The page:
In the debate to arm some teachers with lethal weapons — namely, guns — some groups and lawmakers are looking toward other options to protect schools.
"Here's the situation: We, as an organization, believe that funding should be put toward having at least one school resource officer in every school in this country, and we believe that we should start with that," said Mo Canady, executive director of the National Association of School Resource Officers. "So, you know, let's get that done first."
The National Association of School Resource Officers opposes the proposals to arm teachers and instead recommends that firearms on school campuses be carried only by "specially trained school resource officers," or SROs.
"Some of the things that we look at are officers who have a background in working with youth. You know, officers who are willing to understand that working in a building full of youth, students, is much different than working out on the street," Canady said. "The ones that really are passionate about this, there's such a strong relationship there with their students, that they'd be willing to take a bullet for their students or their staff to protect them."
SROs have taken heavy criticism after the February shooting at Marjory Stoneman Douglas High School in Florida — specifically from President Donald Trump. The officer assigned to the school reportedly "never went in" during the incident. That officer has since resigned from his position.
Canady says Florida has its own training course for SROs, so he doesn't know how the officer was trained to respond to an active shooter threat. He added that NASRO's basic course trains officers to go direct-to-threat — finding the shooter and ending the attack.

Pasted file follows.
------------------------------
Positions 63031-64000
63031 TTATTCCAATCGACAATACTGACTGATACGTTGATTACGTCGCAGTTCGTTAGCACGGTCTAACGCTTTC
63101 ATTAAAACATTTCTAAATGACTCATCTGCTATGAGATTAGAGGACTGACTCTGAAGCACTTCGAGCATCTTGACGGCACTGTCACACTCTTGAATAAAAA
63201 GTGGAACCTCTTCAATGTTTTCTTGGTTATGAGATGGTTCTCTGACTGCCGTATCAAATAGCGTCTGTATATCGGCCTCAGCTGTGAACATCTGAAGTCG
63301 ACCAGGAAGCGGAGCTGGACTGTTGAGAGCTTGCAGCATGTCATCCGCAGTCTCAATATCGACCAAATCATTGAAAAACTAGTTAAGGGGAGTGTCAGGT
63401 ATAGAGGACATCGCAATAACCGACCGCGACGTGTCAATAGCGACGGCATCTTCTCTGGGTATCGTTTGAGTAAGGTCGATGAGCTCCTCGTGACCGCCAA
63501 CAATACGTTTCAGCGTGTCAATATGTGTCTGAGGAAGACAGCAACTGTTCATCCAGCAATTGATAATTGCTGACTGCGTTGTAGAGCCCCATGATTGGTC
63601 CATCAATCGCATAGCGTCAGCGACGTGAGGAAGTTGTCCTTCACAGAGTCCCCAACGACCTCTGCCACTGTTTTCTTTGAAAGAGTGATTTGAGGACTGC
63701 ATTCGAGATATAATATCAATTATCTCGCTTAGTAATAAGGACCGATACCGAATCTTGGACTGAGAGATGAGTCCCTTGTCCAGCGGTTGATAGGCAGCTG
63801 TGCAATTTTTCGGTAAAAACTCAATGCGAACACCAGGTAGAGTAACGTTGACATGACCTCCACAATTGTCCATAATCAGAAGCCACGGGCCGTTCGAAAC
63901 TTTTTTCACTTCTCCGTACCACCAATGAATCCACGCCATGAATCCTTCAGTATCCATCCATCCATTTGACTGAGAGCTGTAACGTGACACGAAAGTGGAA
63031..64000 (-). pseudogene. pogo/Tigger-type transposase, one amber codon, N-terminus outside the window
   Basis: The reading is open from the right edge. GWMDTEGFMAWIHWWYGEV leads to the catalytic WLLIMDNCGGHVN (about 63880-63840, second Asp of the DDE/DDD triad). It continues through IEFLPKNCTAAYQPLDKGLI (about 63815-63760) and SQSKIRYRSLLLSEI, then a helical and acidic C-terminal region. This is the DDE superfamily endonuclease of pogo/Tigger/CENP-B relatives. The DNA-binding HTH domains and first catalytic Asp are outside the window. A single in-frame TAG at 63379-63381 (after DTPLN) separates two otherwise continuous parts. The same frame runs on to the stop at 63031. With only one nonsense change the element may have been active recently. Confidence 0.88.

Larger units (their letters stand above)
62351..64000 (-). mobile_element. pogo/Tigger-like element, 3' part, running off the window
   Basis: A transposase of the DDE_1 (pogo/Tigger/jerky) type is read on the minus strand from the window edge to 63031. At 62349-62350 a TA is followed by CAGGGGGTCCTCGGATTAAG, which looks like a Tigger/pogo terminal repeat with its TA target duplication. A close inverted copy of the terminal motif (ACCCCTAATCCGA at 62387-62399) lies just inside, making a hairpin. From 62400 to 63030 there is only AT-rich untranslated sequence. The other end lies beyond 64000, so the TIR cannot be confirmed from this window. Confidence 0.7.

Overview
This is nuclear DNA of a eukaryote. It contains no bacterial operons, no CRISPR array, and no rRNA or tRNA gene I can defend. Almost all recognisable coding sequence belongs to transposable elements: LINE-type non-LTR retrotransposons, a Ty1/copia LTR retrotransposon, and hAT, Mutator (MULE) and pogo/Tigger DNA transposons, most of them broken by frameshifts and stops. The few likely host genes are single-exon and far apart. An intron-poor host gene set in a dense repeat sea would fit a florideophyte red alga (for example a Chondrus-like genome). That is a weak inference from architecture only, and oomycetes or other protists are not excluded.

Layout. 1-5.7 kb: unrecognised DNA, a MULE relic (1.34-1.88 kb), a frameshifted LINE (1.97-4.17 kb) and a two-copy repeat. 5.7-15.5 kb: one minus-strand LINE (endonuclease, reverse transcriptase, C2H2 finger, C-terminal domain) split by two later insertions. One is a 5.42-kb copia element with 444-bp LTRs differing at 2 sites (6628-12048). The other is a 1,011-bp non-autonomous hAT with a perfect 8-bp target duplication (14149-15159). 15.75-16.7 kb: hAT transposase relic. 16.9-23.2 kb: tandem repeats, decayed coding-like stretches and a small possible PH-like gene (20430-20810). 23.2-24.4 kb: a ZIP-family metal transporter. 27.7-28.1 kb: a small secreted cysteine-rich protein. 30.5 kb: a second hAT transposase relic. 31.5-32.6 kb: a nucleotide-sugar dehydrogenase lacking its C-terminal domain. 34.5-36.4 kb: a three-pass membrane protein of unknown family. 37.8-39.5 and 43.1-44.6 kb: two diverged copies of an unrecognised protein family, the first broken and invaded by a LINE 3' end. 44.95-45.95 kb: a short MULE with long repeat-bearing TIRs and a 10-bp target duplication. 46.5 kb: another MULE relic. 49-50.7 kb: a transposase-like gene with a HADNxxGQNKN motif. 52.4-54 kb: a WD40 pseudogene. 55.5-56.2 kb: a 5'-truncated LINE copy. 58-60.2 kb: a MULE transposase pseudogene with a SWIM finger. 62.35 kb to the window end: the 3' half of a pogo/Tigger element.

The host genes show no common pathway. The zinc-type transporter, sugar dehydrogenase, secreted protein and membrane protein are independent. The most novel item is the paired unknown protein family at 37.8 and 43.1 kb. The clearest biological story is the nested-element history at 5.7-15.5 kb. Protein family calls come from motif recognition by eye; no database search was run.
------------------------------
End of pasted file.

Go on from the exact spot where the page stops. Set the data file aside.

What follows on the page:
Beyond funding SRO programs, other school safety proposals involve arming schools not with guns, but with less-lethal weapons like rubber projectiles, chemical agents and stun guns.
Kentucky state Sen. Danny Carroll proposed one such bill after a school shooting earlier this year at his former high school. If the bill goes through, the Kentucky State Police would provide the weapons and training, and school employees who take part would first be approved by school principals and then get recertified annually.
Worried parents and other lawmakers have for years also proposed arming schools with less-lethal weapons, but Carroll — who is also a former police officer — told a local outlet that less-lethal weapons won't solve the problem of school shootings. Instead, he said he proposed his bill to make sure there were more options on the table for lawmakers to discuss.
"In terms of less-lethal weapons, those have their place. They definitely do," Canady said. "If you're faced with an armed encounter as a law enforcement officer, and the person on the other end is armed with a rifle, you don't want to be trying to use a Taser on them or using Mace on them. That calls for lethal force from the officers themselves."